10 September 2009

Vanuatu ... AM swimmers in paradise

Four Adelaide Masters swimmers – Jeanette Ashton, Sue Graebner, Pam Gunn and Michael Harry – made the trek to Vanuatu for two rewarding swims in June. Among a dozen or so swimmers from SA around 100 in total which made the trip including a number of local Vanuatan swimmers.

Vanuatu is a fascinating country, a spectacular tropical environment, volcanic terrain with some volcanoes which you can trek to and clear, deep blue water with abundant reefs teeming with fish.

It is the people who really make an impression – mostly extremely poor, they are universally friendly, relaxed and welcoming.

The population is young and homogenous – 95% indigenous ni-Van with a small community of French and English expats and a Chinese minority which operates most of the country’s businesses.

Our deeply religious drivers were called Thomas, Luke, Moses and John!

While there are literally hundreds of local dialects, English and Bislama – pidgin English – are widely spoken and communication is never a problem.

Everyone seems to be employed – mostly in subsistence agriculture, though there is a growing tourism sector.

Infrastructure – most obviously health, education and roads – is quite primitive but the country has a sense of purpose and well being that shines through the poverty.

Accommodation, local travel and food are reasonably priced. Food is incredibly cheap if shopping at the local markets or from the roadside.
Some of the treats are the Vanuatan beer Tusker and coffee, grown on the southern island of Tanna.
The first swim, a 3.2K course around Iririki Island at Port Vila on the main island Effate, was held in overcast but fortunately fine conditions after a wet and windy day before.

On the day the water was almost flat, clear enough to see tropical fish while swimming over reefs close to shore, and markedly cooler crossing a deep, indigo trench between the island and the mainland.

There is also a 1500M loop swim.

The awards dinner the following night was fun, a ni-Van string band played Vanuatan reggae and there were tarot, yams, curries and other interesting dishes as well as lots of fish.

After Port Vila we flew to Espiritu Santo, the largest of the islands about 200K north.

Lugarno, the capital, is a small, almost sleepy township, with distinct French influences and fascinating relics and infrastructure left by the US forces in World War 2.

While Vila is friendly bustle, Santo feels more remote and exotic.

The day after we arrived we were taken in canoes to a “blue hole” - a deep crystal clear brilliant blue waterhole fed by mountain rivers - then swam back downstream to meet our bus.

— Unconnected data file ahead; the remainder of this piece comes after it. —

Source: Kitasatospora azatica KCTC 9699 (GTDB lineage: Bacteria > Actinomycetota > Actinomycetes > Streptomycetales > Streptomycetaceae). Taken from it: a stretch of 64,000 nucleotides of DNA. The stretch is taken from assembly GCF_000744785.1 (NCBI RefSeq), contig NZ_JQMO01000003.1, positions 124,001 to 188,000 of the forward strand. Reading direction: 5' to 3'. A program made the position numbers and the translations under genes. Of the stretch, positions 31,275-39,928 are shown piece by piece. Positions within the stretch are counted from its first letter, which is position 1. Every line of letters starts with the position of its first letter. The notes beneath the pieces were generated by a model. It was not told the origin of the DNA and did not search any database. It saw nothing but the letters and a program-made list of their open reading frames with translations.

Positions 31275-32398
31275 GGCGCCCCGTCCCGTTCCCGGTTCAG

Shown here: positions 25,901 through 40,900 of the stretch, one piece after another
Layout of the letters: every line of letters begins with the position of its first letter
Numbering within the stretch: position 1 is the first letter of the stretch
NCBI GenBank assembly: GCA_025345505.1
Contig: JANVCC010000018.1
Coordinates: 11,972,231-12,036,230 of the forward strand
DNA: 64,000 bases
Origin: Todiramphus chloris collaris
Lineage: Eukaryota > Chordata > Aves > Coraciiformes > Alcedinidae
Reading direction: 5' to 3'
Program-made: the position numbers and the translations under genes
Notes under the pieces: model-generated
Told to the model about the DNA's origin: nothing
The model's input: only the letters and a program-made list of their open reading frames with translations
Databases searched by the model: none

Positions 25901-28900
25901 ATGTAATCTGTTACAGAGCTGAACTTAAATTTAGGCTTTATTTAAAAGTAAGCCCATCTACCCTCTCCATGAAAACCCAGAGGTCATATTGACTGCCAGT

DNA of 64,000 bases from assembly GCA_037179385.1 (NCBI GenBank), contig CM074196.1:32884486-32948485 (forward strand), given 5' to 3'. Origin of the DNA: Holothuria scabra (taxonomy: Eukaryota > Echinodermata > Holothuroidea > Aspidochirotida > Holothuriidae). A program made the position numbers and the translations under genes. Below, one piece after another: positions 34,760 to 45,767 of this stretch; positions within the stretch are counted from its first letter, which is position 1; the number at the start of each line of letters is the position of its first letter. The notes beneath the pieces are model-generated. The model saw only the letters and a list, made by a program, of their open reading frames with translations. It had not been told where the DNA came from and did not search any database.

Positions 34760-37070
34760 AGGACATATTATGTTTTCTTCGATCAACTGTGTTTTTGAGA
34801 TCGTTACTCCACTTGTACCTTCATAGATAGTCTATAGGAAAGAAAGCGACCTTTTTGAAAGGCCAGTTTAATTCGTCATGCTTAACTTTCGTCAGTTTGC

The next swim, 2.6K from the Luganville foreshore across a channel to Aore, a separate island, was more challenging than the Vila swim, however the weather was kind and predicted strong currents didn’t seem to create problems for most swimmers.

Water cover was provided by a fleet of traditional outrigger canoes, which had done an exhibition race the day before.

A memorable feature of the swim was the large cohort of local swimmers – around 30 including 5 or 6 women tackling the course.

Self taught, in boardshorts or jocks, without goggles unless they were able to get hold of a donated pair, and with no preparation, most managed to finish, some completely spent by the finish line.

Other highlights included an entertaining traditional welcome dance before the swim, loud and humorous and a fine awards lunch on

Of our group, Jeanette distinguished herself by winning the 60 – 65 category in both swims, a terrific achievement, as the standard was high.

All were happy with their swims, and could not have asked for a better experience.

We didn’t get around to visiting a kava bar....that, together with lots of other adventures, remain for a return visit.

Pacific Swims did an excellent job organising the trip and made a genuine effort to give something back to the local community as well as providing a memorable and great value experience for swimmers. Check them out yourselves at www.pacificswims.com.

One suggestion for future swims – in the spirit of east-coast open water swims – leave your high tech swim suits at home. They are not necessary in 24C degree water, and don’t fit with the spirit of competition which the local swimmers epitomise.
By Michael Harry

Washington Post Article on Full-Body Suits

The Washington Post recently posted an article on Full-Body Swim suits and their use by masters swimmers. Follow the link below to find out more....

"Master Swimmers Are Split On Full on Full Body Swim Suits"